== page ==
The 18th World Congress of Jewish Studies

Comparing Dutch and English Jewish Country Houses (1870–1940)

[Submitted to subdivision The History of the Jewish People in the 20th century. Also suitable for Modern Jewish History (16th century until the outbreak of World War I).]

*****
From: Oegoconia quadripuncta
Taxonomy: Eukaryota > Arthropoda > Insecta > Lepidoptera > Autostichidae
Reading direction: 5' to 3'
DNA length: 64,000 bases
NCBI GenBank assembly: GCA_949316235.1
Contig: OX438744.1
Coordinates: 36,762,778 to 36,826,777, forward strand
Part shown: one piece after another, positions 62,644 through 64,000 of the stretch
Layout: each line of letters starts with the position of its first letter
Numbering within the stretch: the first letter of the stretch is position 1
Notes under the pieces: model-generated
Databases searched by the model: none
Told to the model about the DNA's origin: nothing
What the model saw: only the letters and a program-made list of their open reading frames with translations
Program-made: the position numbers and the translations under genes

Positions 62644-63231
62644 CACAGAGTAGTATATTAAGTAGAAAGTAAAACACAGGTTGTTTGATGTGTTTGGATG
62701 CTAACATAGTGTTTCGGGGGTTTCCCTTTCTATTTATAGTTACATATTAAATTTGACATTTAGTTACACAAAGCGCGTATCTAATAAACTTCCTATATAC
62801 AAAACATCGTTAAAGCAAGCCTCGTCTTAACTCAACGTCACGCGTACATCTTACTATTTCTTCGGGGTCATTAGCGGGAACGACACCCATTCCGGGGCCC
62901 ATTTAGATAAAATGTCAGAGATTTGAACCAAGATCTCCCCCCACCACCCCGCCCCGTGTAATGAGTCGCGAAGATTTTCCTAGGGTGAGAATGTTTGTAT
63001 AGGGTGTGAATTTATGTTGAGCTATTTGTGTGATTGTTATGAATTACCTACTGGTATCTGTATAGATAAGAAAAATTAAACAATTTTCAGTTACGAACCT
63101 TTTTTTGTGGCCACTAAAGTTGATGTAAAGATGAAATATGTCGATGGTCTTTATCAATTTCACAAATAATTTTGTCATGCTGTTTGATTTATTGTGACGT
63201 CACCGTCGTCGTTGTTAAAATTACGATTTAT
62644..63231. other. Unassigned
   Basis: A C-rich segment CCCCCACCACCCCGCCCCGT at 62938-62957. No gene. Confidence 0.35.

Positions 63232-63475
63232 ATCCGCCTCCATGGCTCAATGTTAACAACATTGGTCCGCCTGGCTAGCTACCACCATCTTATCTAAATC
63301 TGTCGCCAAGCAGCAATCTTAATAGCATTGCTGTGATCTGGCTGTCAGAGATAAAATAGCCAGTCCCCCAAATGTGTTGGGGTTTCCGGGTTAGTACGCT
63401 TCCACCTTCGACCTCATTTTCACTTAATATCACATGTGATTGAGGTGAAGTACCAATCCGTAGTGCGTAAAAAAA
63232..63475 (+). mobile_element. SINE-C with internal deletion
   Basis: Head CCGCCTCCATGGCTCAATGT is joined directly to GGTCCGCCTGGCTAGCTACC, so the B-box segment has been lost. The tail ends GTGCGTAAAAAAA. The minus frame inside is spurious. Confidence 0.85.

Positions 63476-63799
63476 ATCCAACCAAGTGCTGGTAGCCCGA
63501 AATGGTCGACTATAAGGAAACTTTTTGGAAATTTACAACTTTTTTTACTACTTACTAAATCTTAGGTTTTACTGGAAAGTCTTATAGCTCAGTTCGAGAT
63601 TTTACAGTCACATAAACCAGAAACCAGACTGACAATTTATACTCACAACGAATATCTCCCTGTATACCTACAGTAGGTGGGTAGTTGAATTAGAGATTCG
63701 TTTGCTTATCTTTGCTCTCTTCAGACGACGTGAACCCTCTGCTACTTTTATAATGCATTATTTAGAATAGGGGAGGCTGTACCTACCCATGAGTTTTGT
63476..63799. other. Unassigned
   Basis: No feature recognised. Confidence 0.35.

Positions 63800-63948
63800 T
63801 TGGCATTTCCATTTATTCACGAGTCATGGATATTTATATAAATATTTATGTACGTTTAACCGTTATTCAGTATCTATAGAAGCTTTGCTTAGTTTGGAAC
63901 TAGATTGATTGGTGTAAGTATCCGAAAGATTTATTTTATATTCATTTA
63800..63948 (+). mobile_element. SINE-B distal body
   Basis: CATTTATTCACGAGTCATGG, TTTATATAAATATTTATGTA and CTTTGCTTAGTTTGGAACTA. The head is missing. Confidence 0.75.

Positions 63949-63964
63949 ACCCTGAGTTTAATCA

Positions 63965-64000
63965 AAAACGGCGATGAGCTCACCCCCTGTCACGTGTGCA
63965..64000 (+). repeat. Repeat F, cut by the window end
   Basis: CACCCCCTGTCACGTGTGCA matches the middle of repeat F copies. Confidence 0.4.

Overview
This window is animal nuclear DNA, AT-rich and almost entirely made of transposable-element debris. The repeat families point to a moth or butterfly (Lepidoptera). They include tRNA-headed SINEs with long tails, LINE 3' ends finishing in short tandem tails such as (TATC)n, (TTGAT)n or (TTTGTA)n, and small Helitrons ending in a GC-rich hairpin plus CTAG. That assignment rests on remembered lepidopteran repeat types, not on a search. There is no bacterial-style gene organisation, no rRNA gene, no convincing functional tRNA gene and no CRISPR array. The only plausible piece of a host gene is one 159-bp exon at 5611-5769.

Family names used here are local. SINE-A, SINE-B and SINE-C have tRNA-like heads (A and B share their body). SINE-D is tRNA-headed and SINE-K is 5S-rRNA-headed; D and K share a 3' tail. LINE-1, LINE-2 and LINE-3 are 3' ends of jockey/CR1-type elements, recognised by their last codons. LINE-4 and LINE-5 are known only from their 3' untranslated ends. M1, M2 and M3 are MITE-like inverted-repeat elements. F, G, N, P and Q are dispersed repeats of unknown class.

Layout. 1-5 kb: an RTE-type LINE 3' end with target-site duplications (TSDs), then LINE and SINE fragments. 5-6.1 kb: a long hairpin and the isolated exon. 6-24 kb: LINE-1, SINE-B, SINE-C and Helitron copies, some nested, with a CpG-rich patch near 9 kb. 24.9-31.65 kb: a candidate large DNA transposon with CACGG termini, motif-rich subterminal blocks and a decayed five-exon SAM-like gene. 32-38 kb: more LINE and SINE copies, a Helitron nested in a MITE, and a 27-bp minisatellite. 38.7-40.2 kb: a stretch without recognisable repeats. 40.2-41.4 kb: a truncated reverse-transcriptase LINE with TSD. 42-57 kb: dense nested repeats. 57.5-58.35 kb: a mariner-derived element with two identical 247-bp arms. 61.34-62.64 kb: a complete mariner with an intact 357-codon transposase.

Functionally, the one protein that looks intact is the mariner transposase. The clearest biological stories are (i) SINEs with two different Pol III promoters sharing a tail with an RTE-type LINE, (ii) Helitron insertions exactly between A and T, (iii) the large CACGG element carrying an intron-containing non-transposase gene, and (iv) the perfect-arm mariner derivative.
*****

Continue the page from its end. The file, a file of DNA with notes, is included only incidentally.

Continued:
From the last decades of the nineteenth century onwards, Jewish members of Dutch elite society, consisting of affluent members of the haute bourgeoisie as well as of prominent politicians, intellectuals and artists, increasingly established country houses in non-urban areas. In doing so, these Dutch elite Jews not only displayed their distinguished social position in a material sense, they also demonstrated their belonging, quite literally, to the sociocultural landscape of the places in which they made their homes. Their country houses, as expressions of societal, familial, political, intellectual, artistic, philanthropic and financial relationships, offered them the opportunity to integrate in very different and mostly gentile environments. This lecture will shed light on how processes of Jewish elite self-assertion and social acceptance into gentile elite circles were manifested. To this end, the experiences of Dutch Jewish country house owners are contrasted with those of their English counterparts. Despite the overt differences, the compositions of Dutch and English elite Jewry and the chances and challenges Jews in both countries faced were alike to such an extent that they offer a favourable starting point for an international comparison. And, like English elite Jews, albeit their country houses were usually more modest in size, Dutch elite Jews seem to have been just as diverse in how they built, used and felt at home in these houses as they themselves varied in background, ranging from captains of industry to art dealers, noblemen, suffragists and writers.